China has stepped up preparation for the Olympic flame's ascent of Mount Qomolangma as the squad to carry the flame atop was announced on Tuesday at a press conference held in the Qomolangma media center which is 5,040 meters above sea level.
Zhang Zhijian, spokesman of the Chinese Mountaineering Team, named the 36-strong team, including 24 ethnic Tibetans, 10 Han Chinese, one from Tu ethnic group and one from Tujia ethnic group.
"This well-organized team consists of experienced mountaineers and some university students who have climbing experience, so I believe they will augment each other in every respect of the ascent," Zhang said.
The original Qomolangma mountaineering team came into being in November 2006 when over 70 climbers gathered separately in Beijing's Huairou and southwest China's Tibetan Autonomous Region. The team include members of the Tibetan Mountaineering Guide School and university students with climbing experience. All the recruits must have at least climbed mountains with altitude of 6,500 meters or above for once.
The two squads joined each other in March 2007 for further training and selection. In May 2007, a test-run went well as 17 climbers scaled the Mt. Qomolangma and finished the high-tech lighting of the lantern and torch.
After that, the newly formed Chinese Mountaineering Team was preparing themselves for the historic ascent in Beijing, Yunnan Province and Tibet before they were short-listed for a 36-man squad.
"The final 36-man squad is picked up on basis of the climbers' performance in training and test-runs," said Zhang.
"They must be physically strong, passionate, and willing to make contribution to the Olympic movement."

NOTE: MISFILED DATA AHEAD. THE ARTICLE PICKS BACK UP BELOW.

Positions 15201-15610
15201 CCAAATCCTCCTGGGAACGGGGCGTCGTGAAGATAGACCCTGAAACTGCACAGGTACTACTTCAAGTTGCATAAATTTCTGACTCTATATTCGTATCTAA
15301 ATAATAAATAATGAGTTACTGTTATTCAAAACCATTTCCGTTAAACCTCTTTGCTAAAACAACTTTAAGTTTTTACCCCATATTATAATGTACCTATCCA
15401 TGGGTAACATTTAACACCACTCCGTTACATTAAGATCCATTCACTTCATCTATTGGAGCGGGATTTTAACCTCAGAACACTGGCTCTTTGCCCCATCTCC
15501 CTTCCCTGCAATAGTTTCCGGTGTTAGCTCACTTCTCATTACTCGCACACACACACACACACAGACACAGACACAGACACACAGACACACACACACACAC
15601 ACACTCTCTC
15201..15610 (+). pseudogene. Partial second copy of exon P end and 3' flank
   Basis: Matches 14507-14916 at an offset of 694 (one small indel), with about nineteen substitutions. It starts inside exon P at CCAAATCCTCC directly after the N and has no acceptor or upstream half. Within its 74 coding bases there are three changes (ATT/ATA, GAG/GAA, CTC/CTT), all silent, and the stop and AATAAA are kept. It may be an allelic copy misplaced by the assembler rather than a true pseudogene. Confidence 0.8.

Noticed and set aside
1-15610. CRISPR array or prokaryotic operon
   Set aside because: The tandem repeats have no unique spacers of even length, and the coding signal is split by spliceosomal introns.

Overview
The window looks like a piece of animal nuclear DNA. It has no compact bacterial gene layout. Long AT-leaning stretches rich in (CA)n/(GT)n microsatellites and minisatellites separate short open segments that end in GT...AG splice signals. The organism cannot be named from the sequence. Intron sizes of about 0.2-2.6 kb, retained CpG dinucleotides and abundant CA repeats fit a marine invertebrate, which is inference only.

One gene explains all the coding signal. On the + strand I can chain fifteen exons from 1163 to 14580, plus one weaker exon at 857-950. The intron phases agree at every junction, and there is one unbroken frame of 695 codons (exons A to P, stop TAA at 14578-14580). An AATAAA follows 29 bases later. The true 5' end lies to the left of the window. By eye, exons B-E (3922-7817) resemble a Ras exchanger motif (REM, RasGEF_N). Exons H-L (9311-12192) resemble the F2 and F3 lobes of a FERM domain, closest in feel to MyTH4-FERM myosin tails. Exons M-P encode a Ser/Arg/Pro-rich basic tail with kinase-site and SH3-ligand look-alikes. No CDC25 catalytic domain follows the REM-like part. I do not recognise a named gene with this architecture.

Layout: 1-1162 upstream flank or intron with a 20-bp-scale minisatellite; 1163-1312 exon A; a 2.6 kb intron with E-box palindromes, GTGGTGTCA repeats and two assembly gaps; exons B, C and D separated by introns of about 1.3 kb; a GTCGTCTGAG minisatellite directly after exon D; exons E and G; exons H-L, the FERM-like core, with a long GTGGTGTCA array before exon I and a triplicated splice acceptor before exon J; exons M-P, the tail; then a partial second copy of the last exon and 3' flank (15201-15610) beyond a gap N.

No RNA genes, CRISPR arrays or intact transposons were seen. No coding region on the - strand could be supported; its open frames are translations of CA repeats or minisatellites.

Zhang also confirmed that the team will be headed by the well-known alpinist Wang Yongfeng.
Wang will be assisted by two Tibetan coaches, one Han Chinese coach and another ethnic Tu coach.
The team, with an average age of 30.2, will also see three women climbers, two Tibetans and one Han Chinese.
"The snowfall in the past couple of days had some impact upon our schedule but everything is under control," said Zhang. "The trails and some of the tents have been destroyed, so the main job the torch climbers are doing now is fixing those damaged facilities."
"I don't want to be a fortune-teller. The mountaineers are in progress but the final day to ascend has to be weighed after all the factors are considered," said Zhang when asked whether the day of ascent has been decided.
After two days of snowstorm, the weather conditions in the Himalayas look nice for the following two days. According to some mountaineers, climbers need only four or five days to reach the top of the world's tallest peak if everything is in place.
The torch has returned to the Chinese mainland at the beginning of May and is being relayed in Chinese cities.
The relay had been billed as the most ambitious of all time, with the highlight set to be an ascent of Mt. Qomolangma in May. When the special torch is relayed over the summit, the main relay will take a day off.
Beijing promised in its bidding reports seven years ago that the sacred flame of the Olympics would reach the world highest peak. It will be the first time for the Olympic torch relay to be held on the 8844.43-meter mountain.
May and September are the most popular months for expeditions on Mt. Qomolangma.
(Xinhua News Agency May 6, 2008)